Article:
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    Digital sovereignty – utopia or a real opportunity?

    If I’m not technologically sovereign, I’m not free and I’m not secure – says Krzysztof Dyki, CEO of ComCERT. Meanwhile, 92 percent of Western countries’ data is stored and processed in the U.S., and there is not a single company from Europe among the 20 most powerful “big tech” companies.

    The centralized world of the global Internet, dominated by large technology companies, requires a discussion of the role of states and the concept of sovereignty. Experts and politicians took part in the conference “Digital Sovereignty – Utopia or Real Opportunity” organized on January 25 by the THINKTANK Center for Dialogue and Analysis in the PAP Press Center.


    Experts admit that monitoring GAFA (Google, Apple, Facebook, Amazon) is not feasible. Facebook can, for example, block the account of a legitimate political party and Twitter the profile of a former president.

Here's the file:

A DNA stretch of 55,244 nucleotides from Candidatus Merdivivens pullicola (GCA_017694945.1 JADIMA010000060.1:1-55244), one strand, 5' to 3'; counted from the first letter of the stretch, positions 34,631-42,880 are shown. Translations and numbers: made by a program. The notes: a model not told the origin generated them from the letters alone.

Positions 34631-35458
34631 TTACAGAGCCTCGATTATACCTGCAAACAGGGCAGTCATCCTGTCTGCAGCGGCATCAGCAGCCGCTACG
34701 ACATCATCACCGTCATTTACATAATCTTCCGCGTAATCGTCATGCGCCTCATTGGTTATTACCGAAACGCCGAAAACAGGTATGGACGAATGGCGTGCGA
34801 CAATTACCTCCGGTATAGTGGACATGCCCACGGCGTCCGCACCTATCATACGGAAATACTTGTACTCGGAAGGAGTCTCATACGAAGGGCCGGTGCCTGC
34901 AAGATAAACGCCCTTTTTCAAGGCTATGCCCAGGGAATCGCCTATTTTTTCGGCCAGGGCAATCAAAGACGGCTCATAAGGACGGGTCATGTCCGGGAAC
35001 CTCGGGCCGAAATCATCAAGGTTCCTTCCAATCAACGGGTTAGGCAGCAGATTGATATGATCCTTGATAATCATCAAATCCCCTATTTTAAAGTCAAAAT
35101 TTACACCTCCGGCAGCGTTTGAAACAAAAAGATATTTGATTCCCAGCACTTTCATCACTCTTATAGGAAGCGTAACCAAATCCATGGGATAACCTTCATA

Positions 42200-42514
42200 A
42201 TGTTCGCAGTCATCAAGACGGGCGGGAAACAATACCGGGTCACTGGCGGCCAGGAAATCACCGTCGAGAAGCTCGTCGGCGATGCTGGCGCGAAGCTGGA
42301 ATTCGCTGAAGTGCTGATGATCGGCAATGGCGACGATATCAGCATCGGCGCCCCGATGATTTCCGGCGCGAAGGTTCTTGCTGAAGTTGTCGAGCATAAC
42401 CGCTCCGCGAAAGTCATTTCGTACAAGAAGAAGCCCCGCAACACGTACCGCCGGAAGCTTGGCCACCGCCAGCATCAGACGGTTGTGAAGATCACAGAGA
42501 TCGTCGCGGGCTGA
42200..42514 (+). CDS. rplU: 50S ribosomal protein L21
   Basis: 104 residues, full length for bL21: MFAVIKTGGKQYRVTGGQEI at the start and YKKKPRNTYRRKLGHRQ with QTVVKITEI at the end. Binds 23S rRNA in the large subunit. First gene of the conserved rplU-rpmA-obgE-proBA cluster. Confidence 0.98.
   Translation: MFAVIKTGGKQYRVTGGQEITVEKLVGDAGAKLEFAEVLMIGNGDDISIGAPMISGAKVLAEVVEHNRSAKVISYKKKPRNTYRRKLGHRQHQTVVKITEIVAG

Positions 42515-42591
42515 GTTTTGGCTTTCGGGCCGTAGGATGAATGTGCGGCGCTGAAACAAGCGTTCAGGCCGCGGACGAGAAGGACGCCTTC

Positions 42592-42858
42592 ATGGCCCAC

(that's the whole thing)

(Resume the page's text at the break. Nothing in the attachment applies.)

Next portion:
“The biggest challenge is that while legal systems, countries, even organizations have boundaries somewhere, technology no longer has those boundaries. And how to regulate technology from this perspective?” wondered Prof. Maciej Rogalski, professor at Łazarski University in Warsaw.


    The digital world is an area of infrastructure and services that we are consumers of. According to participants in the debate, digital sovereignty and information security refer to three areas: infrastructure, end-user devices, and software providers – mainly global technology corporations. In each of these areas, it is important to have choices so as not to create a monopoly that limits growth opportunities.



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